Investment Analysis by Motorcycle

James Beeland Rogers, Jr. (or Jim Rogers) was born in Baltimore, Maryland (a damn fine place to hail from), in 1942, and raised in the deep South of the United States. He’s an American businessman, professional investor, commodities guru, author, and a two-wheel enthusiast. Basically, a man’s man. As well as an old-school gentleman. One could almost imagine that if born a few centuries earlier his name might very well have appeared on the U.S. Constitution.

He’s perhaps best known for his association with George Soros and the famous Quantum Fund, which he co-founded with Soros in 1973. But in the bigger picture, this is really just a blip on Rogers’ radar screen. Moreover, Soros is a subject he’s not very fond of discussing, which, in my opinion, may have more to do with differing economic viewpoints than anything else.

Jim Rogers

When it comes to Rogers’ views on business, markets, investing, and currency, they fall closest to the Austrian school of economics—basically, that the free market knows better than the government.

Another of his accomplishments, which several here at knowmadic news feel is his greatest thus far, was his motorcycle trip around the world. Although he made it into the Guinness Book of World Records for driving a car around the world, in our (clearly biased) minds, two wheels are better than four—and I’d bet even Rogers would agree. Nowadays, though, everyone seems to be biking “around the globe”… mini series and TV shows are dedicated to the subject, and seemingly every other person on YouTube and Vimeo are documenting every step of their “epic” travels on two wheels.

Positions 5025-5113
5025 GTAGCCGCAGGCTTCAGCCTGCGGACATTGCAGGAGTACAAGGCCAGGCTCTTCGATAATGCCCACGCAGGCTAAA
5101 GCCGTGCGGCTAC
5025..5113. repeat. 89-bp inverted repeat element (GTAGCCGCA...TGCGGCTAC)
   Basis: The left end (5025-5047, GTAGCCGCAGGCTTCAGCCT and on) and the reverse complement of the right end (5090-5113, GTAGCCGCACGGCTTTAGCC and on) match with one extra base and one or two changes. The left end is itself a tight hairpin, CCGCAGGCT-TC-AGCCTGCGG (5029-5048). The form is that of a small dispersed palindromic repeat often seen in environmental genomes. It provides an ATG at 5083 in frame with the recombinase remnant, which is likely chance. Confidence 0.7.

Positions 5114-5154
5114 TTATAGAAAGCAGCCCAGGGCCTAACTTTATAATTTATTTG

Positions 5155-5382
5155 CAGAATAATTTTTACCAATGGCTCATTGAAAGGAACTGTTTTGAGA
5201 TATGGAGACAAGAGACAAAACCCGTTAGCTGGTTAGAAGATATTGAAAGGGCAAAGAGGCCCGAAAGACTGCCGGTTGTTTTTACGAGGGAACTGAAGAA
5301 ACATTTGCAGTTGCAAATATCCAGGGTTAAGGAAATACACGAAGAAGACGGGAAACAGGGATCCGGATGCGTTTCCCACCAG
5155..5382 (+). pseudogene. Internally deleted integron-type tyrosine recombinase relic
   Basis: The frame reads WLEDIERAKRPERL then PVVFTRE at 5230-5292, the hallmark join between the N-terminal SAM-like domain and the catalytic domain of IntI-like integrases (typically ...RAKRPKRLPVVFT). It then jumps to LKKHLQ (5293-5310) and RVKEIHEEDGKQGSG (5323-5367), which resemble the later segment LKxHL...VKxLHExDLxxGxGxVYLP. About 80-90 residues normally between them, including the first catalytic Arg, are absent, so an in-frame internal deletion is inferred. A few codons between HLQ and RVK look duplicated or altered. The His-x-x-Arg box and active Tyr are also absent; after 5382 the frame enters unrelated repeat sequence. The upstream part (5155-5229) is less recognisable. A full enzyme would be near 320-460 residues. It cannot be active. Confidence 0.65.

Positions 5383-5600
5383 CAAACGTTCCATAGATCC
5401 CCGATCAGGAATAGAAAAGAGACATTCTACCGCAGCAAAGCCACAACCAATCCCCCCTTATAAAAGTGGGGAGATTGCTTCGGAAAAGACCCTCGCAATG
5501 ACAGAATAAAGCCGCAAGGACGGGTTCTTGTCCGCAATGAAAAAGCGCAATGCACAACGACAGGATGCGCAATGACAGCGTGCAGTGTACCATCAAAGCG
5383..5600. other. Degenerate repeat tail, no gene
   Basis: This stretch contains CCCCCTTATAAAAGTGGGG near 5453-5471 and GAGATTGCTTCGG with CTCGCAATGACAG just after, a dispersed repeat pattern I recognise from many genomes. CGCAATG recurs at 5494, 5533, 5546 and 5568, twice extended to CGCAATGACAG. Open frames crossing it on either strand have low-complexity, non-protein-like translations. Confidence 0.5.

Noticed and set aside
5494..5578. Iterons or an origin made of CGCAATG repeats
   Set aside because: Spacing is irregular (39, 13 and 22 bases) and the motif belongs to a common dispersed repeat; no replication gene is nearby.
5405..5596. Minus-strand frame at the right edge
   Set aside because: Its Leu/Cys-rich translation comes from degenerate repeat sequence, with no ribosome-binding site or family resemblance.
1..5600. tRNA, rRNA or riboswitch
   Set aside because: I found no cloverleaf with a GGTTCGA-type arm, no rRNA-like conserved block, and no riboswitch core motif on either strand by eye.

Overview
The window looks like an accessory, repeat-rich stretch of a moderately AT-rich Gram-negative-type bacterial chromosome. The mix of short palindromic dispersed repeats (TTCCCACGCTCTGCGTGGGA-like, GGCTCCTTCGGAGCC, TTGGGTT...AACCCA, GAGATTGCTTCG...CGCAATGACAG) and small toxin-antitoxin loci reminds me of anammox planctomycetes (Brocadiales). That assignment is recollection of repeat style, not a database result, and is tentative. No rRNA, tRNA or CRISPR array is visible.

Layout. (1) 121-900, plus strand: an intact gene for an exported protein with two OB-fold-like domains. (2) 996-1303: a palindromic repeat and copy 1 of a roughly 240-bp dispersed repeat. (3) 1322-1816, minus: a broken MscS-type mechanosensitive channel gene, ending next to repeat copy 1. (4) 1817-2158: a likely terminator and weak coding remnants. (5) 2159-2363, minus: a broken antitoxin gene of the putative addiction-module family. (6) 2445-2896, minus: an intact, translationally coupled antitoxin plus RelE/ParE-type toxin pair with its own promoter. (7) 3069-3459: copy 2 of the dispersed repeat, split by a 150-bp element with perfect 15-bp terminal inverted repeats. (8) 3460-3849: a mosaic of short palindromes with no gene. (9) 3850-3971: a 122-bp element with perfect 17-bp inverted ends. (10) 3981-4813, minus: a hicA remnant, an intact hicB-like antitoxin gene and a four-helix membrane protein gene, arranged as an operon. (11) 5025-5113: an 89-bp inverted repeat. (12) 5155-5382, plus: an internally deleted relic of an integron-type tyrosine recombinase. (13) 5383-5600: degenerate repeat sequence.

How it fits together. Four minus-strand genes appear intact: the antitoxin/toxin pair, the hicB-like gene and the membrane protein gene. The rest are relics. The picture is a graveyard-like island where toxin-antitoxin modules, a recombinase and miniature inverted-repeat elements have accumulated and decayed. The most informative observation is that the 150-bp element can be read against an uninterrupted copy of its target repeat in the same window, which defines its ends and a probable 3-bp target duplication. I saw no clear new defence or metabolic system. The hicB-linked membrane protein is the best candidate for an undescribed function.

Nevertheless, when Jim Rogers set out at age 45 to analyze the world on two wheels, and to join only a few who had done so before him, people thought he was nuts. Here he was, just a “suit,” a Wall Street guy, and a graduate of both Yale and Oxford, wanting to cruise around the world on a “death trap.” Back then, there was really no such thing as “adventure travel,” at least not in comparison to today’s multi-billion dollar global business designed for even the most unadventurous types.

Admittedly, being a huge fan of the man, the myth, the legend, you can imagine how excited we were to find a video of the China leg of his famous motorcycle trip. Over the years, I’ve read (and re-read) Investment Biker a number of times, and yet I only recently discovered that any video footage existed. (The Internet—what a truly amazing resource when you let it be, i.e, once people step away from Facebook-ing selfies and looking at porn. Who knew?!)

The video is a must-see for every business and investment professional—even if just a wannabe. I couldn’t help being overcome with envy watching him inside the Shanghai Stock Exchange, and as he made his way across such a vast and diverse country on the precipice of change—real change, not the fabricated plastic kind we’re used to in the first world. He was literally there right on the edge of China’s melt upwards from the depths of communism to its newly found market economy. He was immersed and documenting a period of history which most of us will only remember through TV and maybe history books. Not even the new generations of Chinese will be able to completely comprehend such an experience.

The ride, the cultural experience, the smell of opportunity… all must have had a profound effect on him, as it would anyone with a head for this type of stuff. For me, just watching the video was enough to crave the road, the elements, and the hunt for new opportunities and experiences. Albeit, I’m not sure these original types of experiences even exist anymore, but the road certainly does and for me that will do…

Enjoy the video. Although a bit dated, it is still definitely worth the 50 minutes.